media’s responsibilities Essay

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Discuss the media’s responsibilities when it comes to reporting on Indigenous citizens or minority ethnic groups. Taking into account both journalism’s “fourth estate” function and its privileged position in the public sphere, consider why the issue of setting guidelines for “race reporting” is an often divisive one. Be sure to refer to the readings set for relevant topics. llustrate your discussion with references to specific cases where relevant.

Reporting on the minority ethnics groups and on the indigenous people has been an ongoing issue since ages. The whole aspect of ‘reporting the indigenous’ has been a much discussed and debatable subject. Along with the race reporting system, comes the power, role and responsibilities of the
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In these cases, what would have been fair enough was to think a bit about how the portrayals of the media would have had impacts on those people who were innocent.

Media reporting is also known as the ‘shaping opinion device’. When we talk about aborigines, people have the tendency to link them with petrol-sniffing, unemployment and drunkardness (Johnson, 2009). People living in Australia or anywhere else are unaware or even know little about the lives, cultures and attitudes about the aborigines in Australia. Thus media, as the ultimate power is there to shape the opinions about the people through their provided images, symbols and messages; in a way to act the voice of the voiceless-aborigines (Johnson, 2009). People will base their opinions on what and how the media is showing and broadcasting the news. Here the news angle is a good example to talk about. The media need to know about proper story selection. They should not like portray aborigines only when they are faulty and relate to it again when another aborigine has committed a crime. This will make the rest of the world think that all aborigines are alike and they have only to do with crimes and if we see to it, people have based their perceptions. Media and its power of shaping opinions in a way socially construct images and the readers swallow those “truths” without knowing if it is the entire truth or part of it.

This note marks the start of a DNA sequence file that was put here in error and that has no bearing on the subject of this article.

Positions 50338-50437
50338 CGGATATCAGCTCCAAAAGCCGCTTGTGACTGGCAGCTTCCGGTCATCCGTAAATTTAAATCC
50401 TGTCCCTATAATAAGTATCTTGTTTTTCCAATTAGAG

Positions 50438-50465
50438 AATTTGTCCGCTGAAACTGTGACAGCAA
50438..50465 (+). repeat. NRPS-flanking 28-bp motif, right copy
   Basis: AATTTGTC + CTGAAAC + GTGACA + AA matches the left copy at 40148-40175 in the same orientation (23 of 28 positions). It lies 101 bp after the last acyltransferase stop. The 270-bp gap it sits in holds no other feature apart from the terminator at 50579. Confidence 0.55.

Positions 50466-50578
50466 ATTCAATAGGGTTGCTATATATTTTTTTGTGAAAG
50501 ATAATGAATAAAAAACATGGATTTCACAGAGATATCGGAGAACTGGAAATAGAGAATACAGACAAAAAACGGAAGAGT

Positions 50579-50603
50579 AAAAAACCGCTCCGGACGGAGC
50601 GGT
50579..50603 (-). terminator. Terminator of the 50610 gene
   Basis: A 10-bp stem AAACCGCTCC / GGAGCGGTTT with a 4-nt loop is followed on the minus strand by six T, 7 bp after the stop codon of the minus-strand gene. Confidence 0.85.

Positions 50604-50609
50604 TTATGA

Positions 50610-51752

A further example can be that of Louis St. John case study.
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